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Gen. David Berger, the 38th commandant of the Marine Corps, visits Camp Lejeune, N.C., on May 3, 2021.
Gen. David Berger, the 38th commandant of the Marine Corps, visits Camp Lejeune, N.C., on May 3, 2021. (Lance Cpl. Jennifer Reyes/U.S. Marine Corps)

WASHINGTON – Marines – not just hypersonic missiles – are key to preventing a conflict with China and its growing military arsenal, the top general for the Marine Corps said Tuesday.

“The standoff [with missiles] from 1000 miles away works right into [China’s] strategy,” Marine Corps Commandant Gen. David Berger said during an event at the Center for a New American Security, a liberal-leaning Washington-based think tank. “We have to be in there [with troops], we have to be close-up and forward.”

In August, China successfully tested its first hypersonic missile – a feat the United States is working toward but has not accomplished. Some lawmakers, such as Rep. Mike Gallagher, R-Wis., called the test “a call to action” for American arms development, urging more be done to field such weapons.

The missiles, capable of flying five times the speed of sound, could be important in a future fight against China, but Berger said the Pentagon also cannot forget about its most precious assets – its troops – in preventing a war before it starts.

The general said there are two arguments for countering China. The first calls for a “standoff” with China, where the two countries – armed with precision-strike and long-range missiles – keep each other at bay for fear of conflict. The other argues the U.S. should place its forces within a contested area to challenge Chinese operations.

Berger said the answer lies somewhere in the middle.

“I'm convinced that you need both -- you need a whole defense in depth,” he said. “The standoff alone plays right into [China’s] threat strategy.”

To advance his strategy, Berger released a document Dec. 1 outlining his plan for using “stand-in forces” as the Marine Corps continues to adjust its focus from counterinsurgency and counterterrorism operations to addressing near-peer adversaries such as China and Russia.

Berger said the strategy was born out of discussions regarding how the “conventional force -- not strategic, not nuclear … [is] going to deter a peer adversary or a near-peer adversary.”

The idea is to disrupt an adversary’s plans by sending “small but lethal, low signature, mobile and relatively simple-to-maintain” forces from the Marine Corps, Navy and Coast Guard into contentious regions such as the South China Sea, Berger wrote in a Dec. 1 report on the strategy.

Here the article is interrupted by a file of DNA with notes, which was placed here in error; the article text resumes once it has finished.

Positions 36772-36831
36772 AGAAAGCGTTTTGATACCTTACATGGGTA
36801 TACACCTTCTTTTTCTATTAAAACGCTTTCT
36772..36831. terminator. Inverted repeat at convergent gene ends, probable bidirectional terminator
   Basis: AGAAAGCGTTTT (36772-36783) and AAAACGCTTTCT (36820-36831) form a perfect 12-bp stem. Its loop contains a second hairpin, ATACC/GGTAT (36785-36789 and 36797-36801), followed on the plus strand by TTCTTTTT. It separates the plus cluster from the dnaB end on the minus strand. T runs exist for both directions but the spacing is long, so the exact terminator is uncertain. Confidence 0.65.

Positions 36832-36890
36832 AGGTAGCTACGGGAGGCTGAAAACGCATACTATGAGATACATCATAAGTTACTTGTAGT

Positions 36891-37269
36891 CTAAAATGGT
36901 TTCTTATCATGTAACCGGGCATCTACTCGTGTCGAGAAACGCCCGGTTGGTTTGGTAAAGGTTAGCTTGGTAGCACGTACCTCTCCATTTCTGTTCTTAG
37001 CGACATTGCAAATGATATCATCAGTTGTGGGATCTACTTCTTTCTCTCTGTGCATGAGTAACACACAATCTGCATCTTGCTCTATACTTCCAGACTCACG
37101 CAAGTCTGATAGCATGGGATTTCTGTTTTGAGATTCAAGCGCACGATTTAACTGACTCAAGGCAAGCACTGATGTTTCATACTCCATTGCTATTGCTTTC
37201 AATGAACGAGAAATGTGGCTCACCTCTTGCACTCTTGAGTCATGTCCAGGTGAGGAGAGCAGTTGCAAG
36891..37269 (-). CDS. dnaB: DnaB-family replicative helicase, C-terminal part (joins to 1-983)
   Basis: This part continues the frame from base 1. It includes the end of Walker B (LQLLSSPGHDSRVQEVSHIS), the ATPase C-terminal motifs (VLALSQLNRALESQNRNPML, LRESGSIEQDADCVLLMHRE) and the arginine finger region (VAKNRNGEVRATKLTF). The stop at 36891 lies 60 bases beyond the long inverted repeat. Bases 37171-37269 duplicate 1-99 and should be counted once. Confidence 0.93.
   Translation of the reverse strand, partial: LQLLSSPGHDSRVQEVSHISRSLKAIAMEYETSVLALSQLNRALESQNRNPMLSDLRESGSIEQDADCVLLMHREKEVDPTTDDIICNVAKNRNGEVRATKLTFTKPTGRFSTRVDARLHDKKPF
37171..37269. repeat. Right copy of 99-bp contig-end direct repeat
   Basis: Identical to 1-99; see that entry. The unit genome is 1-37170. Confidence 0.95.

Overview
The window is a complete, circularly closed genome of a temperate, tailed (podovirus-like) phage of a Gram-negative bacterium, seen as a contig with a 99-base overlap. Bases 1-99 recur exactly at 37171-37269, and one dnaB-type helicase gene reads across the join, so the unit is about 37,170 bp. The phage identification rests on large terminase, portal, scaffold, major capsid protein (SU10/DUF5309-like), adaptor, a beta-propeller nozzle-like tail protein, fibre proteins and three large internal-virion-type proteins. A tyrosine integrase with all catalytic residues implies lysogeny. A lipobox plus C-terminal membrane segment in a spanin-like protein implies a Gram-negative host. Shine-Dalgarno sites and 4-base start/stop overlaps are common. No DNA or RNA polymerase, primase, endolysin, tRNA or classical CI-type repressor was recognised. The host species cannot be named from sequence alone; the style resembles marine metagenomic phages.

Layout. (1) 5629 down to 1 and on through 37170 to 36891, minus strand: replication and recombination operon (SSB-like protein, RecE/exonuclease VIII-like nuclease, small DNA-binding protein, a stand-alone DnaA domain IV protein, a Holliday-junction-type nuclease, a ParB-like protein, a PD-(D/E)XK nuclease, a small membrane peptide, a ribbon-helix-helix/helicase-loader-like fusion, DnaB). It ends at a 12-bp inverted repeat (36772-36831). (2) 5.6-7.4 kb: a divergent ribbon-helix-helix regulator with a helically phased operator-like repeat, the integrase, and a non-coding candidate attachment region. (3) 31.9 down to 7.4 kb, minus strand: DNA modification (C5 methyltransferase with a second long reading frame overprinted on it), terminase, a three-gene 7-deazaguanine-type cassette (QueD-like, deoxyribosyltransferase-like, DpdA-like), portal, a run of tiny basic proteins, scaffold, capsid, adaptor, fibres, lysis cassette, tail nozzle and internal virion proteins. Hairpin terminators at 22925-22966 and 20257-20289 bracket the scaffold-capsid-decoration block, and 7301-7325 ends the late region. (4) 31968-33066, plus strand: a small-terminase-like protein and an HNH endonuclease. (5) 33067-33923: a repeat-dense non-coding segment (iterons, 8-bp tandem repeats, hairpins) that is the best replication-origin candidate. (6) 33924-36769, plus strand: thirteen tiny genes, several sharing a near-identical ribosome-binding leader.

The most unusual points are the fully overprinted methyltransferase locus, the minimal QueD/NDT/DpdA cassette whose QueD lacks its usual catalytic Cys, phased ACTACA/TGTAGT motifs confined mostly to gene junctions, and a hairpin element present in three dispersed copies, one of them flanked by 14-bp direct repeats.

The small forces can then conduct better reconnaissance and counter-reconnaissance “below the threshold of violence” in contested areas, according to the report.

“This allows [the stand-in force] to assist in identifying and countering malign behavior, and if armed conflict does erupt, the joint force can attack effectively first and prevent the enemy from doing so,” the report said.

Berger said the strategy’s success lies in its counter to China’s strategy, which has long involved restricting access in the South China Sea and operating unnoticed.

“Their effort is to make sort of a bubble – a shield – push us way, way out, and then they operate in here without being seen,” he said. “That’s perfect for them, so they want to do that over and over again.”

That’s why, Berger said, the “standoff” strategy of pitting the adversaries against each other should be a strategy of last resort.

“Standoff is ‘what is the force that you’re going to need to fight China and win?’ To me, that equals strategy failure,” he said. “If we’re fighting China, then our strategy has failed.”

Berger said the stand-in strategy will help stop a potential conflict before it happens by staying close in the region.

“What we should be asking is, what do we need to prevent conflict from happening? How are we going to assure our partners and allies every day, every week? How are we going to sense what's in front of us [and] every day, paint a picture of what the adversary is doing?” he said. “Stand-in answers a lot of questions.

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Caitlin Doornbos covers the Pentagon for Stars and Stripes after covering the Navy’s 7th Fleet as Stripes’ Indo-Pacific correspondent at Yokosuka Naval Base, Japan. Previously, she worked as a crime reporter in Lawrence, Kan., and Orlando, Fla., where she was part of the Orlando Sentinel team that placed as finalist for the 2017 Pulitzer Prize for breaking news. Caitlin has a Bachelor of Science in journalism from the University of Kansas and master’s degree in defense and strategic studies from the University of Texas at El Paso.
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